Port Macquarie MP Leslie Williams has acknowledged the Reproductive Health Care Reform Bill 2019 as a "sensitive, emotive and complex issue" during an address to state parliament on Tuesday.
Mrs Williams, who was one of the co-sponsors of the bill, was among a number of MPs to speak in favour of the proposal.
Anti-abortion and pro-choice activists rallied on Macquarie Street as the debate continued inside the chamber.
The MP said she had received support for her stance while acknowledging some constituents were "ill-informed about the bill".
"I received a letter from the Zonta Club of Port Macquarie urging me to support the Reproductive Health Care Reform Bill 2019, which reflected the international organisation's view," Mrs Williams said.
"Zonta agrees with the United Nations Commission on the Status of Women, which states in part that 'the human rights of women include their right to have control over and decide freely and responsibly on all matters related to sexuality, including sexual and reproductive health, free of coercion, discrimination and violence, as a contribution to the achievement of gender equality and the empowerment of women and the realisation of their human rights'.
"I understand this is a sensitive, emotive and complex issue and that people will have differing views.
"I thank those in support of this bill and those opposed to it for contacting my office to voice their opinion.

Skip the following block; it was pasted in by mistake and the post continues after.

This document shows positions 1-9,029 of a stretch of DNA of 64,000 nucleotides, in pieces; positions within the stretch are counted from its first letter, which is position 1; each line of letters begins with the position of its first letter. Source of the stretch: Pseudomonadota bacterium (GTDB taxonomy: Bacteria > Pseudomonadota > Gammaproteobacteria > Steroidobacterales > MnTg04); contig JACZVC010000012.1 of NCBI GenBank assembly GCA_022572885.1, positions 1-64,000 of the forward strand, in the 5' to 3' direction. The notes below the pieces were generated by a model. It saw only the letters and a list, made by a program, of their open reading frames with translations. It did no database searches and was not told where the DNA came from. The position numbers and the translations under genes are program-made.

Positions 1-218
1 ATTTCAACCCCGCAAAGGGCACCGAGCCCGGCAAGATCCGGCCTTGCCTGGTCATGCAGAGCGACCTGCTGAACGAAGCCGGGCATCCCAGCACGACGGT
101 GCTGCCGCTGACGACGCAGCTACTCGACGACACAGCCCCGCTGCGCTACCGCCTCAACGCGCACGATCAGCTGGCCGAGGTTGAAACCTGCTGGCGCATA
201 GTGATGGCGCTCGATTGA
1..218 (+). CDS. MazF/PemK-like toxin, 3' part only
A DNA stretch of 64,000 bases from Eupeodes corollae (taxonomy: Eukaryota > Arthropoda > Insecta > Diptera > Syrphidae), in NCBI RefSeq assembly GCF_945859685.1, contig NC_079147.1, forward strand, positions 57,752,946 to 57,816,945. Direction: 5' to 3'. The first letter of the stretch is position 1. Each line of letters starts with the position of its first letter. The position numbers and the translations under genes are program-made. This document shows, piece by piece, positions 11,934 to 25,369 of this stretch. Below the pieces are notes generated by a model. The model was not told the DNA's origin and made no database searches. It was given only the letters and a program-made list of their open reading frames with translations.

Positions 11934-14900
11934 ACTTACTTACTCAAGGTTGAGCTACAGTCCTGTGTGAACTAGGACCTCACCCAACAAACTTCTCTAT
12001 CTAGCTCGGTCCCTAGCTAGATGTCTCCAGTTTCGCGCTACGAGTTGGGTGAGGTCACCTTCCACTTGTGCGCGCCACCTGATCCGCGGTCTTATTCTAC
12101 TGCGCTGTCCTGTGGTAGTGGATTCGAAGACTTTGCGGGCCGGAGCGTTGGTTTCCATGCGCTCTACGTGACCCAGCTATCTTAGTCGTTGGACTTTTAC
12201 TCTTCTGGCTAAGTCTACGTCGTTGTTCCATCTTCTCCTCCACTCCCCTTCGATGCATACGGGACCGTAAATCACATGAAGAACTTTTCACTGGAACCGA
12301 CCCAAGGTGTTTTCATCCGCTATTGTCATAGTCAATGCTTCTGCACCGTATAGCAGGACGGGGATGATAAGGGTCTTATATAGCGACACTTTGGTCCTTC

"I have spoken to a number of constituents in the Port Macquarie electorate who have been ill-informed about the bill as it relates to the ability of doctors and other health practitioners to refuse to be involved in a termination procedure.
Part 8 of the bill clearly and comprehensively articulates that medical practitioners will not be forced to perform abortions.Leslie Williams
"Part 8 of the bill clearly and comprehensively articulates that medical practitioners will not be forced to perform abortions.
"A medical practitioner is, however, required to follow the process as outlined in the bill if they are to avail themselves of the protection of conscientious objection.
"They must, first, disclose that they have a conscientious objection and, secondly, transfer the care of the woman seeking a termination to another practitioner who does not have a conscientious objection."
Mrs Williams said that while abortion remains criminalised, it would continue to disproportionately impact on women already disadvantaged by remoteness as well as by low socio-economic status, domestic violence and sexual assault.
Only when women in our communities can be freed from the stigma and fear associated with making the very difficult choice about their pregnancy and subsequent termination will they be able to access safe, accessible and timely reproductive health services in regional NSW, she said.
"Decriminalisation of abortion is broadly supported across the medical and legal communities," she added.
The private member's bill would allow pregnancy terminations up to 22 weeks.
It would also permit later abortions if two doctors considering all the circumstances agree the termination should be performed.
The MP also noted the significance of the bill which attracted multi-party support.
"This is the first co-sponsored legislation ever introduced into the NSW Legislative Assembly and has more co-sponsors than any other piece of legislation in the history of the parliament," she said.
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